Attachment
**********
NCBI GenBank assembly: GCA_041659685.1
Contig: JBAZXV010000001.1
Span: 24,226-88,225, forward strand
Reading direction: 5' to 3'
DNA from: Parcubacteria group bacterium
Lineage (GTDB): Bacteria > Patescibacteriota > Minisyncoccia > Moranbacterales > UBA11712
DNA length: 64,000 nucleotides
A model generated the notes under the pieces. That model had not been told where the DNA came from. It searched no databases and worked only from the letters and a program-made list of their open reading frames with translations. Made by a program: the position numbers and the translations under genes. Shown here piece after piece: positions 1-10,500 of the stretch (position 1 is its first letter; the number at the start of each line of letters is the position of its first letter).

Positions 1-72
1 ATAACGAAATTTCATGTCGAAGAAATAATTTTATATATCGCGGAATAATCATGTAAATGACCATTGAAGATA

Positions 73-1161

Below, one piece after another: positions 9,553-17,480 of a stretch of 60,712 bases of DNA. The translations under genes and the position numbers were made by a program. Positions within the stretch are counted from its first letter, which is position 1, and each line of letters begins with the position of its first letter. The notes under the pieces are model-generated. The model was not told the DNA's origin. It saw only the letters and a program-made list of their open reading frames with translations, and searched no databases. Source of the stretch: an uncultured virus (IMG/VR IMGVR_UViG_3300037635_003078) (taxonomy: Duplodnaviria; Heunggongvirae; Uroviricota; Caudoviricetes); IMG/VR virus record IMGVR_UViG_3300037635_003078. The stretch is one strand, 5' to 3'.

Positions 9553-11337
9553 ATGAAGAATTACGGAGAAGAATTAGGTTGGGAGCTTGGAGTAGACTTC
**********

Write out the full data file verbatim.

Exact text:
NCBI GenBank assembly: GCA_041659685.1
Contig: JBAZXV010000001.1
Span: 24,226-88,225, forward strand
Reading direction: 5' to 3'
DNA from: Parcubacteria group bacterium
Lineage (GTDB): Bacteria > Patescibacteriota > Minisyncoccia > Moranbacterales > UBA11712
DNA length: 64,000 nucleotides
A model generated the notes under the pieces. That model had not been told where the DNA came from. It searched no databases and worked only from the letters and a program-made list of their open reading frames with translations. Made by a program: the position numbers and the translations under genes. Shown here piece after piece: positions 1-10,500 of the stretch (position 1 is its first letter; the number at the start of each line of letters is the position of its first letter).

Positions 1-72
1 ATAACGAAATTTCATGTCGAAGAAATAATTTTATATATCGCGGAATAATCATGTAAATGACCATTGAAGATA

Positions 73-1161

Below, one piece after another: positions 9,553-17,480 of a stretch of 60,712 bases of DNA. The translations under genes and the position numbers were made by a program. Positions within the stretch are counted from its first letter, which is position 1, and each line of letters begins with the position of its first letter. The notes under the pieces are model-generated. The model was not told the DNA's origin. It saw only the letters and a program-made list of their open reading frames with translations, and searched no databases. Source of the stretch: an uncultured virus (IMG/VR IMGVR_UViG_3300037635_003078) (taxonomy: Duplodnaviria; Heunggongvirae; Uroviricota; Caudoviricetes); IMG/VR virus record IMGVR_UViG_3300037635_003078. The stretch is one strand, 5' to 3'.

Positions 9553-11337
9553 ATGAAGAATTACGGAGAAGAATTAGGTTGGGAGCTTGGAGTAGACTTC